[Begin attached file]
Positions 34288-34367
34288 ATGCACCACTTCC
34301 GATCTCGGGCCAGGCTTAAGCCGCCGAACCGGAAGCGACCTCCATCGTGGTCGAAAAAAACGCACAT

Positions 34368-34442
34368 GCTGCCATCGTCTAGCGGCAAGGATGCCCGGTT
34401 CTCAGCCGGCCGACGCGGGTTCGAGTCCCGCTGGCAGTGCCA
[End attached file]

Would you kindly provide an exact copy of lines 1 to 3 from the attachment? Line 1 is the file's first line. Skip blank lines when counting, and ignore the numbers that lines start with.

Positions 34288-34367
34288 ATGCACCACTTCC
34301 GATCTCGGGCCAGGCTTAAGCCGCCGAACCGGAAGCGACCTCCATCGTGGTCGAAAAAAACGCACAT